Snapping up rivals
As one of the strongest players in its space, analysts expect Persimmon to be on the hunt for acquisitions. But it is land, not order books, that Killoran wants – while that owner-manager culture and a distinct distrust of the way the banks and investment houses have valued companies for sale seems to keep his mind off any opportunistic moves for now.
“You get quite a buzz out of doing those deals, but it has to be seen as a stepping stone – not just doing deals for deals’ sake. You can get sucked into the macho thing to a certain extent,” he says.
Has he been made offers of late? “From time to time you’re aware of the availability of certain assets. I always say, ‘how is our business going to look after we do this and what are the prizes in undertaking this transaction?’ – rather than just getting swept along in the process, doing the deal for the sake of it,” he reveals. “I suppose what shareholders don’t see is the deals you don’t do. The ones you turn down cement the value you’re creating.”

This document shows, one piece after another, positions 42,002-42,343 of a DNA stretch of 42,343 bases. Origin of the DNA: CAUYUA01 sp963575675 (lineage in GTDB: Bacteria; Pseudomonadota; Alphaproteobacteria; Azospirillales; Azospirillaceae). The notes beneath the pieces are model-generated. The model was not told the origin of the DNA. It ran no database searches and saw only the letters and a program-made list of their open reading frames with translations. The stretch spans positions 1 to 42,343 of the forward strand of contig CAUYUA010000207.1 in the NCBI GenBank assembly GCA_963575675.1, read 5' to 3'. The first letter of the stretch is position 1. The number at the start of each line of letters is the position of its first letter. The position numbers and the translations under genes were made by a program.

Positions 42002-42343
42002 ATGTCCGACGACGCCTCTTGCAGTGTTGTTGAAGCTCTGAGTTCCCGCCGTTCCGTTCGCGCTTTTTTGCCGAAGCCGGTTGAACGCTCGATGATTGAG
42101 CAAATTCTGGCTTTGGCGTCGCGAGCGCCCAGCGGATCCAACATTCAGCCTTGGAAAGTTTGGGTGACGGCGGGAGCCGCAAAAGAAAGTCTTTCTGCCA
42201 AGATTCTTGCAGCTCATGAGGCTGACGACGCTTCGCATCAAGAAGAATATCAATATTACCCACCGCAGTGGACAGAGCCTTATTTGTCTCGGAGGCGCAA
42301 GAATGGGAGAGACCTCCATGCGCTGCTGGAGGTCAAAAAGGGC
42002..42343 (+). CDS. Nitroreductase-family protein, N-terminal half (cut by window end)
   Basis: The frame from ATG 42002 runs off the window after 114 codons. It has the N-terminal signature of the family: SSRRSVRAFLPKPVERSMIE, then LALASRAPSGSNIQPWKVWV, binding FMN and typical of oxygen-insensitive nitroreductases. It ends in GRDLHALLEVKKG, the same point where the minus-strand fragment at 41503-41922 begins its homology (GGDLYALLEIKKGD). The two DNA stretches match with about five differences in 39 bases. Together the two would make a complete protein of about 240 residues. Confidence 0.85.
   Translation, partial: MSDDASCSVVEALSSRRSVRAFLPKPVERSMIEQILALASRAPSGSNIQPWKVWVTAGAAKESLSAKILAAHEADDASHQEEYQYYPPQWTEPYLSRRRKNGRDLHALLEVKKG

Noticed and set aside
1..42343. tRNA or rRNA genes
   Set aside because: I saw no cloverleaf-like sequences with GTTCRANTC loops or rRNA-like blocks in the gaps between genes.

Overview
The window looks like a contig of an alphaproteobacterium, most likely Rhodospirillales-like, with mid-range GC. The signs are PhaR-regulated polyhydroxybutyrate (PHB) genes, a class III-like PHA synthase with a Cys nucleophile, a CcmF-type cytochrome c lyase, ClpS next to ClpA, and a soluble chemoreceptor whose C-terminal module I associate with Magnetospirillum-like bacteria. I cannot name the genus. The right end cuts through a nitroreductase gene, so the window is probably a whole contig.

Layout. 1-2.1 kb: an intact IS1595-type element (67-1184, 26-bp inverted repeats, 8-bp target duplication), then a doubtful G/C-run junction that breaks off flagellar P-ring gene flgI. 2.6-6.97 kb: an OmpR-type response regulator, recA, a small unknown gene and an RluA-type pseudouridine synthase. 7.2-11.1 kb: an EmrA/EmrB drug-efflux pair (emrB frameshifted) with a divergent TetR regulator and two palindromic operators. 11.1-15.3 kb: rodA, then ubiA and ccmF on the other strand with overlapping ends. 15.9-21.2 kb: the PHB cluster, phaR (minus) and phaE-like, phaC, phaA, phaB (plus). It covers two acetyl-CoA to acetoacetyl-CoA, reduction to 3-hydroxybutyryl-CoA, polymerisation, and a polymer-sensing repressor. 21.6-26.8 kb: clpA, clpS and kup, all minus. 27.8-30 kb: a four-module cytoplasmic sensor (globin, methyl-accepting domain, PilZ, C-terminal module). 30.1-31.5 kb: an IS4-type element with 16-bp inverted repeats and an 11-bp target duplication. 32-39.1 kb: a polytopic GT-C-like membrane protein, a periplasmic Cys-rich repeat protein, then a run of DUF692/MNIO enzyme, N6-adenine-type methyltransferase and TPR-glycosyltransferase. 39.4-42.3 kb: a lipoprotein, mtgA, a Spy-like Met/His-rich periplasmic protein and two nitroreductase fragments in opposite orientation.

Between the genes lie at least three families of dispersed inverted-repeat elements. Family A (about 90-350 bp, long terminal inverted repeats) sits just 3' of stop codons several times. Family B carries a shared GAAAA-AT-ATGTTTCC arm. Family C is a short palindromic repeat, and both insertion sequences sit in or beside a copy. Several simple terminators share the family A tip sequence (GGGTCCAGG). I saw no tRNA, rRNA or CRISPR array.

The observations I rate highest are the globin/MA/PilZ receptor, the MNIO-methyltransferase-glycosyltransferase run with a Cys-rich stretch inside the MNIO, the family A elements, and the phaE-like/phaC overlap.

He points to the 2007 merger of rivals Taylor Woodrow and George Wimpey as one example. “We had a very hard stare at Taylor Woodrow. For various reasons we chose not to get more involved in that. And I think we probably created more value with that negative decision than all the time we’ve said yes,” he says.
The valuation of companies added to the cost of borrowing is something on which Killoran has reflected deeply.